As part of our current series on Scotland and secessionist movements, SEN Journal: Online Exclusives is excited to present this original piece by Professor Daniele Conversi, Research Professor at the University of the Basque Country and the Ikerbasque Foundation for Science, who has written about the wider issue of secessionist politics and the state.
One can study the new secessionist wave in the West and elsewhere from a number of perspectives: by looking at how nationalist leaders mobilize their constituencies, at the form of the state, at the international dimension, and so on. However, I believe what is paramount is that we are witnessing a rather precipitous fall of political legitimacy of the neoliberal state. Beyond nationalism, this can be seen in the rapid rise of anti-system movements, like the M-15 or indignados (aka “outraged”) in Spain, Beppe Grillo’s direct democracy movement in Italy, the Occupy movement in the USA, UK and elsewhere, and the electoral gains of Syriza in Greece, each of them with its different organizational roots, but all deeply dedicated to change the current political system. At the same time, the spread of populism, often accompanied by anti-Europeanism, threatens to twist the European Union’s hard-won achievement of tolerance through a seemingly unstoppable wave of xenophobia, Islamophobia and racism – a trend amplified by the challenge of the extremists’ intense online activism (Conversi 2012a).
So, where do stateless nationalisms stand in this respect? Less concerned with central institutions and traditional party politics, stateless nations seem to offer a more agile, novel and untested context in which to experiment citizen engagement and democratic deepening. In particular, they seem to offer alternatives to the corrupted and inefficient legacy of the neo-liberal state — identified as early as 1995 as the ‘global panopticon’ (Gill 1995).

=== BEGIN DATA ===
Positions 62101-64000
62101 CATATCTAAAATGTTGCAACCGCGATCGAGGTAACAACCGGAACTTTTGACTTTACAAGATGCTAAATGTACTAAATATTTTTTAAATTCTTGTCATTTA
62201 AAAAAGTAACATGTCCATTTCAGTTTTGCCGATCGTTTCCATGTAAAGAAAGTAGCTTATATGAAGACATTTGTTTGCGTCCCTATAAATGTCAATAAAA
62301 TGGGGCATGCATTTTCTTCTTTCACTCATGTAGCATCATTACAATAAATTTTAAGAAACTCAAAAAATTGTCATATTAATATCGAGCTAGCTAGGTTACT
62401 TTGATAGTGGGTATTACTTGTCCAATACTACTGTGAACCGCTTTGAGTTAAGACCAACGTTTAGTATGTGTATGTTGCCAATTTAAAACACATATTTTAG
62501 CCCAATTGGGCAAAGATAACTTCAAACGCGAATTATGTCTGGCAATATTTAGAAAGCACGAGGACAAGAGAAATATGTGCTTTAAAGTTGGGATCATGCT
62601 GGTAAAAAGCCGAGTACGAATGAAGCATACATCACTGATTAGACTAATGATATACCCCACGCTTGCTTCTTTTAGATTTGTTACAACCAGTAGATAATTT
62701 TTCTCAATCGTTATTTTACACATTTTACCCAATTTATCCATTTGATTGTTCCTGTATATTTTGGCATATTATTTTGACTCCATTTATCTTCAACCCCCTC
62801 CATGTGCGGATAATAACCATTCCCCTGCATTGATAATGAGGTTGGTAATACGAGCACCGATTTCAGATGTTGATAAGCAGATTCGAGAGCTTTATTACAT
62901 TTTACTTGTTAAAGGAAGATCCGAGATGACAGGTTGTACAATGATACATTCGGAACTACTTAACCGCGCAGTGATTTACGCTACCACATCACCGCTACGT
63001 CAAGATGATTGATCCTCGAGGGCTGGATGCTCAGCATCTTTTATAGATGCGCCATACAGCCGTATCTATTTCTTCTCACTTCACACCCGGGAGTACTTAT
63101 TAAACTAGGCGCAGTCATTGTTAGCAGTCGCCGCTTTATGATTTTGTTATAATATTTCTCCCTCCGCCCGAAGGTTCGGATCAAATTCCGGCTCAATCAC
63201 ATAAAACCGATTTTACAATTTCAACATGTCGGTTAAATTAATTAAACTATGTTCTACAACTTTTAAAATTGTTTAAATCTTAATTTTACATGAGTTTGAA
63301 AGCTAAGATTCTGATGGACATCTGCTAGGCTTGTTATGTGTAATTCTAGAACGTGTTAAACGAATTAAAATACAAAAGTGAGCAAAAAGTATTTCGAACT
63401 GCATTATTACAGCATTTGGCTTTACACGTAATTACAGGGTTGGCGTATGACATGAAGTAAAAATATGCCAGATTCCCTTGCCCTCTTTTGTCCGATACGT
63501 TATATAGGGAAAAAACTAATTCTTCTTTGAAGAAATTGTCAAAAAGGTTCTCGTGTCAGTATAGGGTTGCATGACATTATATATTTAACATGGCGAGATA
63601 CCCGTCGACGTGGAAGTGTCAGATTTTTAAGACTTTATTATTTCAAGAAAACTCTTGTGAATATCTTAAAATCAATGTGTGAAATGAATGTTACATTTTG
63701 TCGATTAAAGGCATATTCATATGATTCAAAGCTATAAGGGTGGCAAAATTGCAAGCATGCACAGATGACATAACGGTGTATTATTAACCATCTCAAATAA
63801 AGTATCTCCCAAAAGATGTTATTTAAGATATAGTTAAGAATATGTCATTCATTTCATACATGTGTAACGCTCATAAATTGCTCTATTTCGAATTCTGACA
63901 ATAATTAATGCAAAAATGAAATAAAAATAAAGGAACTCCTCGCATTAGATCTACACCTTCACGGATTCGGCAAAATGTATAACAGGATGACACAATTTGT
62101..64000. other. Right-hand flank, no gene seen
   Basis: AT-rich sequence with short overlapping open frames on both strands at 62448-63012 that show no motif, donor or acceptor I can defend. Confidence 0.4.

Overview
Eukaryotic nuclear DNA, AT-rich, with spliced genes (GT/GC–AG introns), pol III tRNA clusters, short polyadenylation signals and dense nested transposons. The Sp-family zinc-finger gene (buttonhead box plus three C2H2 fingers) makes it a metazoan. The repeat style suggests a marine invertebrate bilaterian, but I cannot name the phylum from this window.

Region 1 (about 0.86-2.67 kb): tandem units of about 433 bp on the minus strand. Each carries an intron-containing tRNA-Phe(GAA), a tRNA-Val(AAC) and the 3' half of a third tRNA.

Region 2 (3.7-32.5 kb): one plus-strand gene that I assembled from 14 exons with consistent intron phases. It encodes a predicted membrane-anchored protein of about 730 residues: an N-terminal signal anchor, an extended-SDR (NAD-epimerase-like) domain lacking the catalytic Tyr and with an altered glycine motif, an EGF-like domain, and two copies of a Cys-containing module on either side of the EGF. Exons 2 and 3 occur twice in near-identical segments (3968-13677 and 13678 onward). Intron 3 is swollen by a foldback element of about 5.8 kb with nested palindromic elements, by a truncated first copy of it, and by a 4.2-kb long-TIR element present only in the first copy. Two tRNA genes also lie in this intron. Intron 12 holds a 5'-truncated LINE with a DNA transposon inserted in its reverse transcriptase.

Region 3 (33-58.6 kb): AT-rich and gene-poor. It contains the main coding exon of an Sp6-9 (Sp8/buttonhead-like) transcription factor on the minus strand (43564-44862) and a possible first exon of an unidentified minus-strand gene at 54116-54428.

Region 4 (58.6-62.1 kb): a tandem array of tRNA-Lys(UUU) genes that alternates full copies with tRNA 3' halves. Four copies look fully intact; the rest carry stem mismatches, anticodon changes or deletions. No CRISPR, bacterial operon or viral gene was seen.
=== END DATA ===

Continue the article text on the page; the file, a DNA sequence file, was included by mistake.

Walker Connor is one of the few scholars who have systematically connected nationalism with political illegitimacy (Connor 2004). He argues that the rise of nationalism indicates a problem with state legitimacy. This problem is not simply with the regime type and incumbent politicians. Rather, he proposes that sizable numbers of citizens do not recognize themselves in key political institutions. Additionally, neo-liberal globalization and the majoritarian ‘nation-state’ have a particular impact on political legitimacy. Majoritarian systems typically do not offer a sufficient level of representation for ethnic minorities and stateless nations and are thus vulnerable to legitimacy crises (Conversi 2012b). Representativeness and legitimacy have been further reduced by neo-liberal policies of privatization, de-regulation and unaccountability. But throughout most of the twentieth century, the majoritarian ‘nation-state’ has provided the unquestioned norm. This link between democracy and national representativeness has historically triumphed with the spread of (Western) modernity, so that, I believe, the linkage between modernity and nationalism should be placed at the core of research (Conversi 2012c).
How do the ghosts of the past impinge on today’s sentiments?
Memories of past injustices, discrimination and suffering can also condition the level of trust required for coexistence and the building of representative institutions (Smith 1999; 2009). Until quite recently, militarization and war were systematically used to build powerful coercive apparatuses throughout the West (Conversi 2007; 2008; 2012d; 2012e). Most European countries, including Spain, launched themselves in a breathless emulation of the French and German assimilationist and centralist models (Conversi 2012c). At least until the death of Francisco Franco (1975), Spain has tried to imitate these efforts as well. The persisting legacy of cultural homogenization is perhaps more visible in countries like Poland (Fleming 2012) and Turkey (Üngör 2011), where a rich inheritance of cultural differences and ethnic variety has been forever wasted and destroyed.